Tables are not difficult to understand or build. They can become quite complex, but the basic concept is easy. If you just keep in mind the idea of a spreadsheet, most of the structure of a table will be demystified. Tables are merely structures in which information (or parts of a Web page) is presented in rows and columns. Each individual segment of a table is called a cell; for example, row one, column one represents one cell; row two, column one is another; and so on. Thinking in terms of rows and columns might be confusing, though. The best way to understand how tables work is to create one.
Open template.htm and save it as tables.htm; then copy this code to construct a simple 3 3 cell table:
<table> <tr> <td>X</td> <td>X</td> <td>X</td> </tr> <tr> <td>X</td> <td>X</td> <td>X</td> </tr> <tr> <td>X</td> <td>X</td> <td>X</td> </tr> </table>
After you’ve typed in the code, save your page and open it in your browser. Your table should look like this illustration.
Now that you’ve created an uncomplicated table, take a look back through the HTML you’ve written to learn about each of the elements you used. You created that table with only three elements: <table>, <tr>, and <td>.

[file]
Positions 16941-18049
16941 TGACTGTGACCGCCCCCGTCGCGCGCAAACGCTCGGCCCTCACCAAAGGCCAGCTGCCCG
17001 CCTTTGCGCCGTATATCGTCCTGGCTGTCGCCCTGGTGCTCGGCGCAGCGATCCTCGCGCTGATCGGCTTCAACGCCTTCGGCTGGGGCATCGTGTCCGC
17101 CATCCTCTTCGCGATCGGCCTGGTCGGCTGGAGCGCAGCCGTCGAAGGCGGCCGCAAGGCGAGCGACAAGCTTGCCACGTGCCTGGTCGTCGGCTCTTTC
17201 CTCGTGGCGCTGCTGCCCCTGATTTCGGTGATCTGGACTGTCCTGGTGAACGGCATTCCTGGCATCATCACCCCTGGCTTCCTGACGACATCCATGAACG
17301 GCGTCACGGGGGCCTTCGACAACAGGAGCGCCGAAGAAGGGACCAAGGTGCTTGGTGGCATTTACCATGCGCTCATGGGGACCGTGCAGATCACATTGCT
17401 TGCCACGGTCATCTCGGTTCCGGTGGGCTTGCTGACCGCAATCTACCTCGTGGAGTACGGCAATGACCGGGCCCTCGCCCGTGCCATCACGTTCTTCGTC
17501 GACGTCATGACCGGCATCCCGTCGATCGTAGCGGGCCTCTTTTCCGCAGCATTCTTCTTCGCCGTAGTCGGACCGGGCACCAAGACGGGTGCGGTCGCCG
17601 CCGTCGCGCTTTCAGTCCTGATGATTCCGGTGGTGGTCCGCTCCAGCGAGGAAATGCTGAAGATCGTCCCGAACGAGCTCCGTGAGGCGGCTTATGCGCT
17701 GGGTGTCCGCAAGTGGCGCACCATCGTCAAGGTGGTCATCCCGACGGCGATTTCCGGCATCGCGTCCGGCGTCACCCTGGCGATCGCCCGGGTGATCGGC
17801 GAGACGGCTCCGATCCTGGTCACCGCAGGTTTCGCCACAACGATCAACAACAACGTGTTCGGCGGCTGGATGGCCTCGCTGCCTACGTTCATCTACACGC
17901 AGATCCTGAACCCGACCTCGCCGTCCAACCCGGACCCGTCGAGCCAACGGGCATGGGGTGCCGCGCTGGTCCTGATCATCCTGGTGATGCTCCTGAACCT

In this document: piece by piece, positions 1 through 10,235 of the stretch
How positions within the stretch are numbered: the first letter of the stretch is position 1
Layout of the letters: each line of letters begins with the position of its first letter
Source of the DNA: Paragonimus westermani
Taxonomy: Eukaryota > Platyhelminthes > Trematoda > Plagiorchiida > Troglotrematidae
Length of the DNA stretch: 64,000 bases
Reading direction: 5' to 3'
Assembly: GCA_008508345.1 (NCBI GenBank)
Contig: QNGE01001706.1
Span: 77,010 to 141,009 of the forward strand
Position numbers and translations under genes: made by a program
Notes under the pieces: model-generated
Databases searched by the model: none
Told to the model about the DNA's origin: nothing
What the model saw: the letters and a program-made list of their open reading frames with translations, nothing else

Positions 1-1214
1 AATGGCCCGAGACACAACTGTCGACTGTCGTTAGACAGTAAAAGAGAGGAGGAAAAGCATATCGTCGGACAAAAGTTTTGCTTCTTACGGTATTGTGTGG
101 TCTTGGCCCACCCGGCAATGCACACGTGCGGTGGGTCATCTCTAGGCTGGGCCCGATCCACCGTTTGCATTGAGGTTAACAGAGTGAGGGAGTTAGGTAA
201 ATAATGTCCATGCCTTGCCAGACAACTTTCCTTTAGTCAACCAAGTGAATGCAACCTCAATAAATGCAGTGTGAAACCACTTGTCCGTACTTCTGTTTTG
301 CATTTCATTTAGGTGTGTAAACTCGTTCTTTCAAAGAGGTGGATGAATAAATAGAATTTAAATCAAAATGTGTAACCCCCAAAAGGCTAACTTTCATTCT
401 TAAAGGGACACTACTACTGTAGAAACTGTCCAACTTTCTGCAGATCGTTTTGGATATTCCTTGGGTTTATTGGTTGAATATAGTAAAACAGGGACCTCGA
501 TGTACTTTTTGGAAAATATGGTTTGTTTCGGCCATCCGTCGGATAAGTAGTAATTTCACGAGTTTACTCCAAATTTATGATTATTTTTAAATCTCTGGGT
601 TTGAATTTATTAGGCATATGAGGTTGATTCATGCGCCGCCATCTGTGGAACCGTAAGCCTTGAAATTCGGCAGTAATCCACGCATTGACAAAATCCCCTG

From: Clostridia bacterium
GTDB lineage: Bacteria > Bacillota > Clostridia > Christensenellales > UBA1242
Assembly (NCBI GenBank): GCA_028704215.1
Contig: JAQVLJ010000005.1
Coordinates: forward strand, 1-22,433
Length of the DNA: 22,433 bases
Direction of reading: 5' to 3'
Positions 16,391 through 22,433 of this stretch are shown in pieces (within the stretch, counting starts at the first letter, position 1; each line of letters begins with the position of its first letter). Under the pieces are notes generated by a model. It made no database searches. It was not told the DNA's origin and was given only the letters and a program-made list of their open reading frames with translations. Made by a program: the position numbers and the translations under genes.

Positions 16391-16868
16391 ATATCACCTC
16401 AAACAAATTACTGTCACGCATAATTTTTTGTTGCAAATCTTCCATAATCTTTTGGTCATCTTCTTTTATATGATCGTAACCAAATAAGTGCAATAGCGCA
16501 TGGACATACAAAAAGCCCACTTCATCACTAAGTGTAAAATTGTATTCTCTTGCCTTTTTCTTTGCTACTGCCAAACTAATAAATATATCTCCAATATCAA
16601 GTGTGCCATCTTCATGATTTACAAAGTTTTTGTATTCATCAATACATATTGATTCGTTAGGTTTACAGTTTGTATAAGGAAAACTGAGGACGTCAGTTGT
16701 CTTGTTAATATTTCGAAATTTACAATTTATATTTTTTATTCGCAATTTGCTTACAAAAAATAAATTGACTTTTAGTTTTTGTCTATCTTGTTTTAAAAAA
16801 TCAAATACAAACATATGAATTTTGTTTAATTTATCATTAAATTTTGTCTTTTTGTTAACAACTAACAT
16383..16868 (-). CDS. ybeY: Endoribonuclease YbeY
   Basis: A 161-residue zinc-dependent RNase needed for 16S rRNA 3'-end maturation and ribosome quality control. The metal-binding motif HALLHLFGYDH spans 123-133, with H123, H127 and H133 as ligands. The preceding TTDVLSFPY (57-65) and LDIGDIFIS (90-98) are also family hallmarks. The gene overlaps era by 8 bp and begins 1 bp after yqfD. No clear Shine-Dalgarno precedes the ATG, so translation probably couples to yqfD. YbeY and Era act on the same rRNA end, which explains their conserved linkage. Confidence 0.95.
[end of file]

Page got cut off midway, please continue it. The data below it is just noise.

<table> </table> The table element creates the table. Use this element for each table you wish to create on a page.
<tr> </tr> The table row element establishes, as you would expect, a row. If your table is to have ten rows, you will use this element ten times.
<td> </td> TD stands for table data. This element creates individual cells in a row (and, by default, the table’s columns). Whatever content you want to place in the table goes between the <td> tags.
As you look at the preceding code, you’ll see that <tr> is used to create three rows. The <td> element occurs three times in each row; so in that particular table, you end up with three rows and three columns. These are the only elements you need to create a table. As you will see, by adding attributes and some extra elements, you can do just about anything with this little table.
The letter X has been placed between each of the sets of <td> tags because browsers will not display empty table cells. When you are designing a table, always remember to put something in each cell, even if it is not your final content. The nonbreaking space entity ( ) is another good choice for temporary cell content.